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Where is the Church?

NEXT to the state (including its essential police and military apparatus) and excluding the anarchic, each-to-his-own corporate sector, the Roman Catholic Church has been the most powerful institution in the Philippines, even arguably in many Christian nations.

The world now faces one of its most serious crises since World War 2, with at least half a million souls likely to be infected by the coronavirus diseases 2019 (Covid-19) and 17,000 so far dying from its horrible symptoms. Millions of Filipinos will be going hungry because of the necessary house-per-house quarantine the government has imposed till mid-April.

Yet this second most powerful institution in the country, the Catholic Church is nowhere to be found. A recent photo, after the lockdown was imposed, of the Minor Basilica of the Black Nazarene or Quiapo Church, the epicenter of the Black Nazarene procession attended by at least a million devotees that is the yearly demonstration of the Church’s colossal hold on Filipino consciousness, speaks a thousand words.

Minor Basilica of the Black Nazarene in Quiapo: Closed for business? PHOTO BY J. GERARD SEGUIA

The photo shows the massive steel gates of the Minor Basilica of the Black Nazarene shut, yet still with four poor faithful praying there, begging to enter. The church’s message of that photo: Sarado kami. Bahala na kayo sa buhay niyo.

The church is one of the richest organizations in the country, with its assets, including shares of stocks in the Bank of the Philippine Islands and several other corporations, estimated to amount to P100 billion. Next to our barangay (village) system, it has the largest network in the country, even in the metropolises, of parish priests and religious orders, usually manned by at least one priest and several helpers.

Why has the Church done practically nothing to help out in this epic struggle to defeat the threat of Covid-19 that reminds us of biblical, end-of-days prophesies? The likes of the Catholic Bishops’ Conference of the Philippines (CBCP), those leftist nuns, the Ateneo Jesuits, that nutty “running priest” have always been noisy claiming to “serve the people” by protesting human rights abuses by government.

Where are they now when tens of thousands of human lives are being snuffed out by a disease they are not doing anything to fight?

I posted on my Facebook page five days ago:

“Where is the Church? What are the CBCP, the Jesuits, Dominicans, etc., doing to help the country fight this virus and provide the poor with the food they need since they can’t work? Can’t the Archbishop of Manila sell some of his P20 billion shares in BPI to fund the war versus Covid?”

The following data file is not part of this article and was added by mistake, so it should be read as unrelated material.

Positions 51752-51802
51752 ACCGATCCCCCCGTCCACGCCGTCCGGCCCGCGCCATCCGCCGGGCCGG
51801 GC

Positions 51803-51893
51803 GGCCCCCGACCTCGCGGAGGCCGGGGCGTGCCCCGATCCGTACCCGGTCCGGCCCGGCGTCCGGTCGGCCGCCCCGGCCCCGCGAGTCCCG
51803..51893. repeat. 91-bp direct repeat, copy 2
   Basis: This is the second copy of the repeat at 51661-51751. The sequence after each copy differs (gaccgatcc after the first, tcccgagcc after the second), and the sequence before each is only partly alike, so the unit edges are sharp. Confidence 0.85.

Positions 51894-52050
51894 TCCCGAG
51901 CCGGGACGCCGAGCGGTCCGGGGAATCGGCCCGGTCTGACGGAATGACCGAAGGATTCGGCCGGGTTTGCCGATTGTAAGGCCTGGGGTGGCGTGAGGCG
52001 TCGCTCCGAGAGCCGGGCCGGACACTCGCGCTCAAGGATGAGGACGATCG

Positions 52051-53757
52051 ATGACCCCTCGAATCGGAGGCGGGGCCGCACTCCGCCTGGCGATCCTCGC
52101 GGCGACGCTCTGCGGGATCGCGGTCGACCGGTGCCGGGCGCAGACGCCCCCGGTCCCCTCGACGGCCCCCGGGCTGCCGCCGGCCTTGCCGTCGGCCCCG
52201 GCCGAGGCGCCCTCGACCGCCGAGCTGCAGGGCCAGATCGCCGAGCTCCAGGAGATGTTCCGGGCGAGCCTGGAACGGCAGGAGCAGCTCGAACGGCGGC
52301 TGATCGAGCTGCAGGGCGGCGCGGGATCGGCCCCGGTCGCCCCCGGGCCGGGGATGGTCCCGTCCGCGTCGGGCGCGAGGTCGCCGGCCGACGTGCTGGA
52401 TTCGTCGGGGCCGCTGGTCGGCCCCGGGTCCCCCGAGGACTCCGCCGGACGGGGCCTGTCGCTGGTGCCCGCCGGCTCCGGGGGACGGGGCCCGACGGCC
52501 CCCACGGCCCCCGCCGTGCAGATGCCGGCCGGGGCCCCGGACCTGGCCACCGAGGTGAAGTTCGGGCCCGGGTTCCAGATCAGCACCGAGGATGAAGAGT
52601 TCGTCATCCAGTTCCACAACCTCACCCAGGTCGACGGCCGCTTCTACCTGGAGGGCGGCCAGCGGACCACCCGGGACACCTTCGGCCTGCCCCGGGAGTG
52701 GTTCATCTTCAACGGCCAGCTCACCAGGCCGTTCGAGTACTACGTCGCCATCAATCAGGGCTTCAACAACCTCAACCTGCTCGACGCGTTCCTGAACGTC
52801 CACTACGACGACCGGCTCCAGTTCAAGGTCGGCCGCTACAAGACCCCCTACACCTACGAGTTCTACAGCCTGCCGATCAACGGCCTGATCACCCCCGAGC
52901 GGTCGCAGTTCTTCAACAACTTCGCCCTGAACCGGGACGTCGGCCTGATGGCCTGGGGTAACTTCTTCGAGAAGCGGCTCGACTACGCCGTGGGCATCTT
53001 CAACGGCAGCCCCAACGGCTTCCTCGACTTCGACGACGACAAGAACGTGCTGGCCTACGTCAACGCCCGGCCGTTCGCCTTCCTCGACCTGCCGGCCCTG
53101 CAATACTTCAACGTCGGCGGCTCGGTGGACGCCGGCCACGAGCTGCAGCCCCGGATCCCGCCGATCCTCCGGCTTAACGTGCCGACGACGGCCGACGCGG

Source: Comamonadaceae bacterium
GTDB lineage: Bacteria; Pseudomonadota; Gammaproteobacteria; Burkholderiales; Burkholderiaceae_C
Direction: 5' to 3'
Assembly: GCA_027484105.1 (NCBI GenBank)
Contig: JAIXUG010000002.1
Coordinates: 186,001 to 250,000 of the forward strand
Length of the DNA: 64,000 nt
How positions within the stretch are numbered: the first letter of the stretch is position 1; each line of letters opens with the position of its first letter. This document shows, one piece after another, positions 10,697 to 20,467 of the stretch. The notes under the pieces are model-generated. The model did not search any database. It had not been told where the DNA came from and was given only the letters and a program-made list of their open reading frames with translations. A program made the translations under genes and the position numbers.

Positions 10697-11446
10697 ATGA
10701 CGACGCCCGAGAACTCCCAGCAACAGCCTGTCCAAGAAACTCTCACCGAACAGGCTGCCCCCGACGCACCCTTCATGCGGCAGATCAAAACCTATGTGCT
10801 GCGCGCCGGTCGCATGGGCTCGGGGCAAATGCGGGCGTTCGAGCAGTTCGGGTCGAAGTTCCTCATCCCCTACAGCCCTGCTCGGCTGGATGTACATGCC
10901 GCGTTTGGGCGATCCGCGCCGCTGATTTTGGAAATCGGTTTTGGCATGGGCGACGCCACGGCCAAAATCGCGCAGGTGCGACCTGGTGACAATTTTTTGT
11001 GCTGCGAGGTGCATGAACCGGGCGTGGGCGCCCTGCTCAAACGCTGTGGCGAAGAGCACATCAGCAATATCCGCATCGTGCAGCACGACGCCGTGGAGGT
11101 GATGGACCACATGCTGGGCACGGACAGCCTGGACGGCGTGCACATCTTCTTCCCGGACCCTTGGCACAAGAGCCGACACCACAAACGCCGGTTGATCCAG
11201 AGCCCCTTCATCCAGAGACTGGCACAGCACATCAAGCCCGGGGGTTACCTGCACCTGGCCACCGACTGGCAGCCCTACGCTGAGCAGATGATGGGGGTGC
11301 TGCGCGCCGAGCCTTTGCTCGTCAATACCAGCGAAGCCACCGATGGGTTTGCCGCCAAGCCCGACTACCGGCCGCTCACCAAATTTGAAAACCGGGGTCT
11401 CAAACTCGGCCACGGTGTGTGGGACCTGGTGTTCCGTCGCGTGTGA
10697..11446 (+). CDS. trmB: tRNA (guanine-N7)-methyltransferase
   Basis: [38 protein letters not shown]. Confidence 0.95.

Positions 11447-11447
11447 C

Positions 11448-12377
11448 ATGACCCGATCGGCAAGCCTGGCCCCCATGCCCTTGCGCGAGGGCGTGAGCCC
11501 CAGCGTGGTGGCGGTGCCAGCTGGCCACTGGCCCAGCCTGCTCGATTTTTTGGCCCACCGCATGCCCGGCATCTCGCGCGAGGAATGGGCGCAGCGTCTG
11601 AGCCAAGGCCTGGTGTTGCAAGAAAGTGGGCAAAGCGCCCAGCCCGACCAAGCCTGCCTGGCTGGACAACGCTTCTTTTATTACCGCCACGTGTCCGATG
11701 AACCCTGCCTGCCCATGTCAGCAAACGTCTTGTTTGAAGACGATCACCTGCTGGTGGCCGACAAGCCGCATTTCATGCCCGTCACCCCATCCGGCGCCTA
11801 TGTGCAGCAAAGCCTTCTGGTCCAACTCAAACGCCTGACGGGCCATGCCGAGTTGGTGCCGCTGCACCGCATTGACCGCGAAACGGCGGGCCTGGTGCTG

Most of the 100 comments agreed with my contention that the Church is shamelessly not doing anything much. One comment though pointed me to a link to the CBCP online newsletter that had the headline: “Caritas Manila Provides Covid-19 Safety Kits.” (Caritas is the social action arm of the Manila archdiocese.)

Guess what? That’s nearly fake news. What Caritas is doing is to ask for donations so it can purchase and distribute its “Caritas Ligtas Covid-19 kit” and “Caritas Manna Food Bag,” costing it claims P2,000 and P700. No donation from you Catholics, no kits.

The Catholic Church it seems has been for so long afflicted with this “donation” virus. I received for instance from the Ateneo Alumni Association a text message: “Ateneo asking for donations for Covid-19. Remit donations to BPI Peso Checking Account [redacted].”

What can the Church, its priests and nuns do? A lot. For starters, they can open their vast facilities — as La Salle has done — to house and feed the metropolis’ homeless, who could starve because of the lockdown. They can use their huge funds — target a specific amount, like P500 million — to provide the protective equipment needed by frontline medical staff caring for those infected by Covid-19.

It can prove they are as good human beings as atheists Jack Ma and the Chinese Communist Party by purchasing a million medical masks and distribute these in an orderly way through their parish churches. Each parish could even distribute packed meals to the poorest of their parishioners, who have no income because of the lockdown.

But I’m betting that for the Catholic Church, it would be merely business as usual. It would respond to this horrific Covid-19 pandemic as if it were just another typhoon or flooding and for it to activate its ask-for-donations routine.

The Vatican itself — in the middle of what is now the epicenter of the pandemic, Italy — has in fact sent the message to the Catholic world that Church will do nothing: It was surreal to watch its head, Pope Francis, walking lazily down an empty street in the Vatican, as if wondering where his flock had gone.

Historians have pointed out that it was the Black Death that killed nearly half of Europe’s population in the 14th century, which weakened the near-total hold of the Roman Catholic Church over the population in the many centuries before that. Christians lost their faith in a Deity and in the Church as the Great Bubonic Plague got to kill at least 50 million people in Europe, with the priests exhorting them to repent to be saved — the same exhortation a columnist in this newspaper amazingly gave — or pay for masses for their departed ones to go to heaven. The Church’s behavior at that time laid the ground for the Protestant Reformation, the Europe-wide revolt against the Vatican.

Can you imagine that: It is the atheist Chinese Communist Party which has mounted a massive effort to help its government to save Italy, the home of Catholicism in the world, from being overwhelmed by a plague, while the Pope could offer nothing but to ask his flock to pray the rosary on a specific day and time?

Email: tiglao.manilatimes@gmail.com
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